By ALEX EHRENREICH
Occasionally, while preparing for this column, I like to treat myself and watch a movie I know is going to be good. CURE was made in 1997 by Kiyoshi Kurosawa, and was later placed alongside Ringu (1998) and Ju-On: The Grudge (2002) in the pantheon of late ’90s/early 2000s J-horror. Kurosawa’s horror repertoire also includes the very “of its time” movie Kairo a.k.a. Pulse (2001) about ghosts coming out of the internet, which received a western remake and a bunch of trashy sequels. The conventions in these films can cause audiences watching decades later to roll their eyes a bit, but I reckon CURE holds up the best of all.
CURE is about police detective Takabe (Koji Yakusho, previously starring in 1985’s Tanpopo and 1996’s Shall We Dance?) and his search for and capture of a villain who, while never hurting anyone himself, uses hypnotism to cause people to commit terrible crimes. Even better, it is real hypnosis, not the trite “society is hypnotizing people” false equivalency that horror films can sometimes resort to in order to sound relevant. The most relatable character by far is Takabe, the cop who absolutely must figure out the crimes and ends up peering into the abyss; he is effective as a stand-in for the audience as we learn more and more. After all, if the cop gives up like he is advised, the movie ends, so in that respect, that the movie doesn’t end well is not surprising. It’s worth saying that this movie doesn’t need to rely on being surprising, nor does it resort to jump-scares. The pace is pretty slow for a movie where the bad guy is caught halfway through, but somehow the nearly 2-hour runtime seems to fly by.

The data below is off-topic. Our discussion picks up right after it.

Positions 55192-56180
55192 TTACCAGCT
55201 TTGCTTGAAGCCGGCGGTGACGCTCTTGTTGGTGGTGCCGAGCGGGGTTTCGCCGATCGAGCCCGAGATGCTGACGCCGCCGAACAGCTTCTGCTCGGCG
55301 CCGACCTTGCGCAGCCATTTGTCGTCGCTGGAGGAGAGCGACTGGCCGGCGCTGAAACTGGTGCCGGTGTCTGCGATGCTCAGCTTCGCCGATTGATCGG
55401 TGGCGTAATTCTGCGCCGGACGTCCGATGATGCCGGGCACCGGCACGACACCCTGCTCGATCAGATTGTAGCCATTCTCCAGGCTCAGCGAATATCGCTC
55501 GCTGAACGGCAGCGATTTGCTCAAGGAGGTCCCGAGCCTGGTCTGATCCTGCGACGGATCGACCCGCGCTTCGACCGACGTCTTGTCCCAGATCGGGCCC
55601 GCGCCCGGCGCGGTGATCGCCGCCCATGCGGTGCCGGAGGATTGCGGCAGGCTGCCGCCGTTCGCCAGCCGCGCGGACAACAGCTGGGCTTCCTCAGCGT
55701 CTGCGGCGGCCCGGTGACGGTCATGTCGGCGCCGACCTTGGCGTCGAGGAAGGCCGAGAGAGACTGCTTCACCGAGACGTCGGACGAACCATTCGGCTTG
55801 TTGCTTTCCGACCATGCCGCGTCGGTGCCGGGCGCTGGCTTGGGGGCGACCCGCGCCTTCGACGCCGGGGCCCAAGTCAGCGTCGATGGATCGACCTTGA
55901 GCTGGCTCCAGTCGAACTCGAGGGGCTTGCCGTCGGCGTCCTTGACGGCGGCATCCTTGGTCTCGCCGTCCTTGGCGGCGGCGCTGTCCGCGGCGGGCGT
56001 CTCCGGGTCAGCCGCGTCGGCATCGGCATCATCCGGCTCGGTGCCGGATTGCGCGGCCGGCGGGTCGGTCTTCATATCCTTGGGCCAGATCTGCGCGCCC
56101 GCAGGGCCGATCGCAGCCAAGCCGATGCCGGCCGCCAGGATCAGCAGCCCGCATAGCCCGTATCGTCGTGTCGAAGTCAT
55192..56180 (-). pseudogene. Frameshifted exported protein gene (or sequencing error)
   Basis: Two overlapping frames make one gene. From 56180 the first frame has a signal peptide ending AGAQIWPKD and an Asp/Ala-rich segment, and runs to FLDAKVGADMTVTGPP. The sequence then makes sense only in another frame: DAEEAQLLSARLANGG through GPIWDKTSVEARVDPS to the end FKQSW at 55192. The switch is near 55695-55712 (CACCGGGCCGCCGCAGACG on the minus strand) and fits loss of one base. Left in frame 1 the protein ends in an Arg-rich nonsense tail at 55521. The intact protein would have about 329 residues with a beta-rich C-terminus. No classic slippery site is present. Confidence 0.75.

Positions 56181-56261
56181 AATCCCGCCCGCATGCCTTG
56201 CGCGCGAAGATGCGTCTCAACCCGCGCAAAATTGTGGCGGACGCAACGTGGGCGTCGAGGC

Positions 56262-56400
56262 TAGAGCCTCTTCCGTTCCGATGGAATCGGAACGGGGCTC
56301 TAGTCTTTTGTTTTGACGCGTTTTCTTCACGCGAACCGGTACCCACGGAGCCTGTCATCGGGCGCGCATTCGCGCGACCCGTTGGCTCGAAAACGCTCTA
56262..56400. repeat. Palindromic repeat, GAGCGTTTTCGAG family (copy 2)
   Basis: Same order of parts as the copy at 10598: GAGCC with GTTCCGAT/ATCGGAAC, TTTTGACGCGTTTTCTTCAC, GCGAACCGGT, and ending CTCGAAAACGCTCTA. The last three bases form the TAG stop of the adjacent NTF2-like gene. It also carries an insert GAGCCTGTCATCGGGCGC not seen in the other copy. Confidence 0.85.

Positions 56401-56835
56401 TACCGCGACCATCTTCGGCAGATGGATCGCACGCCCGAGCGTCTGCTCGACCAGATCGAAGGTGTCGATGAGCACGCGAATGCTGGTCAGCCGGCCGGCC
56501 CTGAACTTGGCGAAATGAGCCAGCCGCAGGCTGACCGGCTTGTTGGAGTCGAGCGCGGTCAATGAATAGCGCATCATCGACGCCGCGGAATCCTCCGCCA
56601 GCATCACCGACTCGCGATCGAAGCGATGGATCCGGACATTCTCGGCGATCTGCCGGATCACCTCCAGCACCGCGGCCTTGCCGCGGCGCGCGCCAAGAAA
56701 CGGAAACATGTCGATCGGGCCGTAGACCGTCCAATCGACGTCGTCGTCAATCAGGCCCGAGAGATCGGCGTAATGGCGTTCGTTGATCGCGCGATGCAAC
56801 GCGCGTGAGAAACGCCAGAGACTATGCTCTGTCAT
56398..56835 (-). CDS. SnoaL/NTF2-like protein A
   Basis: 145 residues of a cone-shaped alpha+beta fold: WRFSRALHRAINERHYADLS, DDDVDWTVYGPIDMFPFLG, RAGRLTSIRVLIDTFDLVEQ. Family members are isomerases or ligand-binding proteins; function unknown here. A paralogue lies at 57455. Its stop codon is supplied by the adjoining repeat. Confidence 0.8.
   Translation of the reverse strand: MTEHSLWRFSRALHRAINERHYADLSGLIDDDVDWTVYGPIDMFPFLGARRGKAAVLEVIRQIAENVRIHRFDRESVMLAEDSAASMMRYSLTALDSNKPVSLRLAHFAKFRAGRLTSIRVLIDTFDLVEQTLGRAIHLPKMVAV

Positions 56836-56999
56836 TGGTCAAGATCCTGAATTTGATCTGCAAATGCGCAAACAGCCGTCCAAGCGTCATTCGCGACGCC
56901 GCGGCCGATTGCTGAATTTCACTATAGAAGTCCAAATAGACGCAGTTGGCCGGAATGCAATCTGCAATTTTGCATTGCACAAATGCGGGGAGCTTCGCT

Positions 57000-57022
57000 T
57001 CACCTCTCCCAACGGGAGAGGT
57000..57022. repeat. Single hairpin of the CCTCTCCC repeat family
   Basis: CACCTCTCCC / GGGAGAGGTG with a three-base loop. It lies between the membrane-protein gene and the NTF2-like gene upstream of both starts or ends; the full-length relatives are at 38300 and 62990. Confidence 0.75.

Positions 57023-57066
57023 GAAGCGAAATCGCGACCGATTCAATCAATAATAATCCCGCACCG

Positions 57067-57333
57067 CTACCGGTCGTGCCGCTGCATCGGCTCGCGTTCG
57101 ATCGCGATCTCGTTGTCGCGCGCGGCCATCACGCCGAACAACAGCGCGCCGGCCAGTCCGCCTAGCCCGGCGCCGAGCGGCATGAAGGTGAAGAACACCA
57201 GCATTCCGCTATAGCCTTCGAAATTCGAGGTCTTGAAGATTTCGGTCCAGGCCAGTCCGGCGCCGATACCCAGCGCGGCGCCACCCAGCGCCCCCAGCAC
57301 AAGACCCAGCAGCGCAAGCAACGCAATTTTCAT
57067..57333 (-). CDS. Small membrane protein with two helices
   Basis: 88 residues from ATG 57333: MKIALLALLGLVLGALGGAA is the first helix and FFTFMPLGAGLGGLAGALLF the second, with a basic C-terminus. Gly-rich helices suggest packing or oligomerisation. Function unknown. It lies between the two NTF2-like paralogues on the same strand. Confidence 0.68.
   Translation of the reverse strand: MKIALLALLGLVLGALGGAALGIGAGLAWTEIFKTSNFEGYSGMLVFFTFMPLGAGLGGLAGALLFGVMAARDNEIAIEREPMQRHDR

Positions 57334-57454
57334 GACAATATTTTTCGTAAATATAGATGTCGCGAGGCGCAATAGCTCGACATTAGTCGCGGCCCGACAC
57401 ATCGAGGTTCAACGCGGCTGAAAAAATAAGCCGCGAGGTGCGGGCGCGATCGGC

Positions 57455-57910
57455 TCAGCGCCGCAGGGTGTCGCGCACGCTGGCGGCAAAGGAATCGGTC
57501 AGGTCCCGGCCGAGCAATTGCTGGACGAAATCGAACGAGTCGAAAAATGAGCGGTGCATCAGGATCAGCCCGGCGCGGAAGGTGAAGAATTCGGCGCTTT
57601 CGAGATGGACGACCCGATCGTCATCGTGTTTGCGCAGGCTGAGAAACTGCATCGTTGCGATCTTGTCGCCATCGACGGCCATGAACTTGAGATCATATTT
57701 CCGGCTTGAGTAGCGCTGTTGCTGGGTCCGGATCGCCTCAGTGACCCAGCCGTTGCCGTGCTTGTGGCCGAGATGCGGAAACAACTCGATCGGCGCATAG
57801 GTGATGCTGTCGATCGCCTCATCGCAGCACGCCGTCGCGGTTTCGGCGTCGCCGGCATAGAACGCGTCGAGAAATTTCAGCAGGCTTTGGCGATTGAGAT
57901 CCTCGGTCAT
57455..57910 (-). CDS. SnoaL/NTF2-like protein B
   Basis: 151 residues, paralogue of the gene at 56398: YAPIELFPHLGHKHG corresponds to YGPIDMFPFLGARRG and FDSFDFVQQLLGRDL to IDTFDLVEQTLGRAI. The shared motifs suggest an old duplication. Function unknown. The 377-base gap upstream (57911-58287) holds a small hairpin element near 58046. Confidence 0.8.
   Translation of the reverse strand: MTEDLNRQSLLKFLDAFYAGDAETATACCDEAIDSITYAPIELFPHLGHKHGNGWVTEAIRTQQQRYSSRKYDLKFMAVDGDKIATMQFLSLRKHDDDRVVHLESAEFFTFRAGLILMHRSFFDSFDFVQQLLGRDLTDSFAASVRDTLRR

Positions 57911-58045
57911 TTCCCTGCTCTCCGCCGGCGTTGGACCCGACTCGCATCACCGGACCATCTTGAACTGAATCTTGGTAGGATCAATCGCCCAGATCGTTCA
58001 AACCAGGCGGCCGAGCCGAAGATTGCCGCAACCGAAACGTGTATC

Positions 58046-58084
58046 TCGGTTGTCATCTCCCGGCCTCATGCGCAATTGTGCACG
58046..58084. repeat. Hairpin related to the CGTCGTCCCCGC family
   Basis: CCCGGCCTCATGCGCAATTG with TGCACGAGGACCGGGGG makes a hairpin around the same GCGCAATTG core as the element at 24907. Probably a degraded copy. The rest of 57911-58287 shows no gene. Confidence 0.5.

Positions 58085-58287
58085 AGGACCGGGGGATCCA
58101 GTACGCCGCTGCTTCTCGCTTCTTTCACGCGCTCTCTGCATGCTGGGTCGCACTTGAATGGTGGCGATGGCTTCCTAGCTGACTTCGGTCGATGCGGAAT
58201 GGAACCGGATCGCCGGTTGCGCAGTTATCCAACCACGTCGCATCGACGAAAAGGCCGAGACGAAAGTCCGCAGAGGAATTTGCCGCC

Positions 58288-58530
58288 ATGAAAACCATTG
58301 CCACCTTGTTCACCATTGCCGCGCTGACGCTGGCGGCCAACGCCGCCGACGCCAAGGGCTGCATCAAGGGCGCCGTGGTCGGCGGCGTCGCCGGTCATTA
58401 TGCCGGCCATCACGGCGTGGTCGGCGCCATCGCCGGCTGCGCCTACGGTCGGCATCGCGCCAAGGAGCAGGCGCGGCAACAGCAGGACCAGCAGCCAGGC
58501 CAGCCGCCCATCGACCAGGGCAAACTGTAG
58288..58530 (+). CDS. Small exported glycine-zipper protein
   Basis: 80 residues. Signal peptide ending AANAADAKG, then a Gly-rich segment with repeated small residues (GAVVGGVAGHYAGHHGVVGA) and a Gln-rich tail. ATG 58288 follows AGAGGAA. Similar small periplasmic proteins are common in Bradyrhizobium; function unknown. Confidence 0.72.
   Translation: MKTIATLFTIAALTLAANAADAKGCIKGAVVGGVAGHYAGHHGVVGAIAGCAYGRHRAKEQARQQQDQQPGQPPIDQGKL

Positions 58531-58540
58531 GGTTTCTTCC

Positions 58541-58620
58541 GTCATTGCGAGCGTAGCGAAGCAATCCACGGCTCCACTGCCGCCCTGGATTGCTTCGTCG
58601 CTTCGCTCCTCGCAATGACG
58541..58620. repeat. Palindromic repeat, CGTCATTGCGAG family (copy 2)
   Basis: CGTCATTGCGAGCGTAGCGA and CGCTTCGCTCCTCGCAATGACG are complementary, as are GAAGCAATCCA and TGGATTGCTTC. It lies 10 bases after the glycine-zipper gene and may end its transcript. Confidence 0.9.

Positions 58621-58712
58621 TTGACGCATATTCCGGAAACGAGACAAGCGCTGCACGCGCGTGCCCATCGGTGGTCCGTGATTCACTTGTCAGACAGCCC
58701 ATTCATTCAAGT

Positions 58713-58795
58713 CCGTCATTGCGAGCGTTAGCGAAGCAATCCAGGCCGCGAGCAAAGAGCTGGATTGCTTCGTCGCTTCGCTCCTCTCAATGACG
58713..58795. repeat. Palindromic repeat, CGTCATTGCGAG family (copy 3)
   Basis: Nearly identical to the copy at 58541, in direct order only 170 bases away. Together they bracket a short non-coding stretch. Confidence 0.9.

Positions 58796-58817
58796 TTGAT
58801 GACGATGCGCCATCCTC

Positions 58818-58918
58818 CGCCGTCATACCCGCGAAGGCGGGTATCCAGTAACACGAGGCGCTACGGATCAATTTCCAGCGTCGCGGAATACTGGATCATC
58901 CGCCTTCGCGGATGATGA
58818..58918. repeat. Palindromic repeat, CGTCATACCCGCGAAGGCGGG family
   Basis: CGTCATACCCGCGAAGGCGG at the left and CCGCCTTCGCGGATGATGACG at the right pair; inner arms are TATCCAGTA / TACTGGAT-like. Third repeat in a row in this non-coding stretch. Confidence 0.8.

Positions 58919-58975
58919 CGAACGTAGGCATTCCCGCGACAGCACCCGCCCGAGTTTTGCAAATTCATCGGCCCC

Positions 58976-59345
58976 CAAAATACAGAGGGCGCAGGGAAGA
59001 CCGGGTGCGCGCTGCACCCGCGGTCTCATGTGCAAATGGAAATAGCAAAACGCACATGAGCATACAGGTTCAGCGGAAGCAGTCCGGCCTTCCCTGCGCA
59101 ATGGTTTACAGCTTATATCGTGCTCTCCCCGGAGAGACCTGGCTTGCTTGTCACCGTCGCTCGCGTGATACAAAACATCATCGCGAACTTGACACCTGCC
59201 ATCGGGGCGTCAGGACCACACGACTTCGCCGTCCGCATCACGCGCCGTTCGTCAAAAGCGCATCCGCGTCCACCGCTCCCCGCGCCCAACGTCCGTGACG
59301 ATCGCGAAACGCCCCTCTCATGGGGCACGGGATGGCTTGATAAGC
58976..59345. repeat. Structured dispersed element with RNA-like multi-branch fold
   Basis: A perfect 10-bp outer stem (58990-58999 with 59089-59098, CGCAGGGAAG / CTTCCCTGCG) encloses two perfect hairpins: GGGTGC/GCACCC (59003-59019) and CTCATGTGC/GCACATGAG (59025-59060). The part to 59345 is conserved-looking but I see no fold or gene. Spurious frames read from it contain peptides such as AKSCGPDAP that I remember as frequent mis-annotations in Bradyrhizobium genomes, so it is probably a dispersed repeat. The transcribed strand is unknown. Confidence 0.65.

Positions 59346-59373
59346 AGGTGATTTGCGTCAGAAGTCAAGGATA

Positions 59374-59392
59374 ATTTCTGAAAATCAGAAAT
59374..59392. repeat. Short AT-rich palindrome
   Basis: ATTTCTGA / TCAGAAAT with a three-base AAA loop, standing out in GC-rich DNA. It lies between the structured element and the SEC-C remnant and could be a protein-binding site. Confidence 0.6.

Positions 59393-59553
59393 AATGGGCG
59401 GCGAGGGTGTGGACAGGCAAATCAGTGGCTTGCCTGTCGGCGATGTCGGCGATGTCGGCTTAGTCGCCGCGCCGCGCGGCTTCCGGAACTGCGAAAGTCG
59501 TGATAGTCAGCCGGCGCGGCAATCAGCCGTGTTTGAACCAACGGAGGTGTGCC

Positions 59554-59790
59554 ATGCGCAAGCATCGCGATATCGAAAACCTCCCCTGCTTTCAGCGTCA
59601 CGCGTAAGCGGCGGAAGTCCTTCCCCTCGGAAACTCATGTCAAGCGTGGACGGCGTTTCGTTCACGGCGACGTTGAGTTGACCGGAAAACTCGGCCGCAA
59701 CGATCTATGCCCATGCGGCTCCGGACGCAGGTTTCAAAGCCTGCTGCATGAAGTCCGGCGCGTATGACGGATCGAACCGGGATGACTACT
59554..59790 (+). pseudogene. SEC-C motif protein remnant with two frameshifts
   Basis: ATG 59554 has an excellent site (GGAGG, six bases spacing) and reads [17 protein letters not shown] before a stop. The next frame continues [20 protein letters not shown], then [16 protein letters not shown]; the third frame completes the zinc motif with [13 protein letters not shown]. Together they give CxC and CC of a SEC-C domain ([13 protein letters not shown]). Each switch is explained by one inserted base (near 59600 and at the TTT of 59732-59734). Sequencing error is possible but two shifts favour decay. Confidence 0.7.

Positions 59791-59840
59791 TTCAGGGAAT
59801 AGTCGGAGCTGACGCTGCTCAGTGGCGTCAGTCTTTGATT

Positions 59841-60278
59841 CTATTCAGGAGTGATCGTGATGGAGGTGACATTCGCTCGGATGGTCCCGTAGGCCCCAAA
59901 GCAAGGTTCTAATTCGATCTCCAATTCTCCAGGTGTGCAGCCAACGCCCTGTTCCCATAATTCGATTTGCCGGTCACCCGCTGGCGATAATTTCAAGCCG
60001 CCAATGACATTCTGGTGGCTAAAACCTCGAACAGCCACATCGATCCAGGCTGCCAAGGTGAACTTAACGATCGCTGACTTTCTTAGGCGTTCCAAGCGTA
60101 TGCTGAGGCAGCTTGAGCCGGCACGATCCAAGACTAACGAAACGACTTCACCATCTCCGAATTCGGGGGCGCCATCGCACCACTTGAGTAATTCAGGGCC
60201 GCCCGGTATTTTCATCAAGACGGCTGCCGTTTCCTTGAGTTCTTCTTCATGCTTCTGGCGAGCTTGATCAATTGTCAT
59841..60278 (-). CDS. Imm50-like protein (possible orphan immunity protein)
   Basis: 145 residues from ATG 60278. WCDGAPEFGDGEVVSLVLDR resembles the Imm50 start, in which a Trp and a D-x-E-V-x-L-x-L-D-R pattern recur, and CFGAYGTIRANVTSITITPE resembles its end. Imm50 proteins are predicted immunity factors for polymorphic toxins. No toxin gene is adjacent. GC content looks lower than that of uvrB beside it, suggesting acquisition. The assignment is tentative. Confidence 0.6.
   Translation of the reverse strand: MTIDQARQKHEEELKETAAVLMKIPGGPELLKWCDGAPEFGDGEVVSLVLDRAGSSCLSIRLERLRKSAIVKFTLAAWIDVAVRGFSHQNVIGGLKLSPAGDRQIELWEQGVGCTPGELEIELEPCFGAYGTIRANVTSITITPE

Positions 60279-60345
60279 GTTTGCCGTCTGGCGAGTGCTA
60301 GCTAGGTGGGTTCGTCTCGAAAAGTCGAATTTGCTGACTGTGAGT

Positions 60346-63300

CURE is, on the surface, a gory police thriller, but transcends the genre because the aim of the film is not simply to find the killer, but more to elaborate on how the killing was done and further develop the principle cast in the process. Rather than the identity of the killer serving as some sort of tired plot twist or McGuffin we can see a mile away, here the horror is at the forefront; CURE contains plenty of spooky atmospheric shots and scenes of gore and mutilation. The filmmakers found some great sets, full of old decaying equipment and furniture to further unnerve the audience. One standout is the prison set, which looks like something out of Silent Hill. The film’s audio also deserves special consideration: since the primary topic of the film is hypnosis, the movie employs repeating sounds frequently, which rather than being relaxing only heightens the dread; even the sound of pouring rain becomes menacing. It is worth noting that the film also gives weight to spoken dialogue, and slows down so you can take in every conversation without too many quick camera cuts. Generally, this is the film’s motto: don’t show too much at once, rather keep a distance and let the viewer take everything in.
CURE’s strong direction and acting keep it from being a run of the mill police procedural. The only unfortunate thing, which shows the film’s age, is there apparently has to be an object with a mysterious power later in the film, which definitely gives off the same vibes as the videotape in Ringu. Overall though, how can I not recommend it? It’s a classic horror film that has stood the test of time much better than its contemporaries, with their embarrassing western movie and video game tie-ins.